Fans of my previous commentary on climate change discussion (I figure there may be one or two people out there) would enjoy May 17’s episode of This American Life, No. 495, “Hot in My Backyard,” which analyses how our perception of climate change is stuck. I’m just getting around to listening to it now, and it’s quite good.
On my self-assigned course called “Books I Should Have Read Years Ago,” I recently finished Steinbeck’s The Grapes of Wrath. I’m not going to write about the characterizations or images or plot, because I think they’re all pretty straightforward and I think it’s easy enough that pretty much anyone could read it, so I think it’s justifiable how frequent it’s listed as required reading.
What interests me about The Grapes of Wrath is how hopeless the situation of the Joad family seems to them, and indeed how hopeless it becomes. I won’t spoil the ending image because it’s exceptionally powerful and I count myself fortunate that I managed to run in the circles I’ve run in without hearing the ending before I finished it myself. Suffice to say that the Joad family manages to steadily lose or have taken from them everything over the course of the novel, and find themselves destitute and helpless by the end.
The reason I find this interesting is that their helpless situation represents a low point in a string of highs and lows throughout history, and one that is more or less caused by the previous high. Farmers irresponsibly farmed wheat where it didn’t belong, resulting in loose soil that was picked up by the plains’ high winds and the Dust Bowl, which resulted in cataclysmic crop failure at the first major drought. Things were not helped by the Great Depression, and migrants from the Dust Bowl found little relief when the moved to California. Continue reading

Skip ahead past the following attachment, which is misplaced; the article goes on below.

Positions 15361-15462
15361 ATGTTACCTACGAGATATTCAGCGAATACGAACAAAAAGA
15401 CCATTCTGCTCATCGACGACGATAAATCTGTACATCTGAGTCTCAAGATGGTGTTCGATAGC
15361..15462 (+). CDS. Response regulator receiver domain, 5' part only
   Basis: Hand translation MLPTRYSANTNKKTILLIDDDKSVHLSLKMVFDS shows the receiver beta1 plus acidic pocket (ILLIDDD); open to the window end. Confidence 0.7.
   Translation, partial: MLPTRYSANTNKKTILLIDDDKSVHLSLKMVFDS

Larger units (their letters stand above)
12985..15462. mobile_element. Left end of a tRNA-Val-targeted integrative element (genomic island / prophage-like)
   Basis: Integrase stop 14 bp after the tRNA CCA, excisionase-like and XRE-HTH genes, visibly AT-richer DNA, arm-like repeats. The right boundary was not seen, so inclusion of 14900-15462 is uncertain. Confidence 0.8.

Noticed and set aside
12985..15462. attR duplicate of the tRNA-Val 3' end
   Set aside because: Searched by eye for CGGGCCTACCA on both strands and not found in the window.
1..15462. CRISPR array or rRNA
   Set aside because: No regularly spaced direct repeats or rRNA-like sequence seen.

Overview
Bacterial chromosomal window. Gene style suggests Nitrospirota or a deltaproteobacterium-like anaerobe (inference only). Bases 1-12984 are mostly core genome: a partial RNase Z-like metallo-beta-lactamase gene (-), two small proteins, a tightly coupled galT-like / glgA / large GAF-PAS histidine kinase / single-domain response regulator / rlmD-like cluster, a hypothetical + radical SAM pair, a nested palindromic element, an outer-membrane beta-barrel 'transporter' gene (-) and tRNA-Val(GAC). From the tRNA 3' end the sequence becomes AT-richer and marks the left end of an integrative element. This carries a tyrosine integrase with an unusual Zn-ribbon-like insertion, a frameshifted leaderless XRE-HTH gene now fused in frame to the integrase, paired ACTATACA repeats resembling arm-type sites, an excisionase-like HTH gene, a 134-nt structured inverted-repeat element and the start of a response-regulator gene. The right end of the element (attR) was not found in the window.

Mike Groll / AP file
A recent NBC News article concerns an NGO, the Government Accountability Office (GAO), warning the federal government of items presenting high risk. Among the top risks? Climate change, a major issue concerning us all on which the government has been noticeably quiet and evasive in recent months, despite numerous outreach and advocacy groups calling for more government action. I myself wrote a post in October about how discussion of the issue was being avoided at the 2012 presidential debates.
The GAO’s report apparently concerns the federal government’s responsibilities to react quickly and effectively to natural and environmental disasters like the recent hurricanes Katrina and Sandy, and it is in relation to this that the report concerns climate change. According to the GAO, the federal government needs to be held more accountable for protecting its citizens from disasters, and it is because these disasters are caused by climate change that climate change is on their list. While it is true that climate change should certainly be on the GAO’s list, the primary incentive being disaster relief is, in my opinion, not nearly enough. It’s tantamount to treating a disease’s symptoms instead of the disease itself. Continue reading
Photo credit: the Baltimore Sun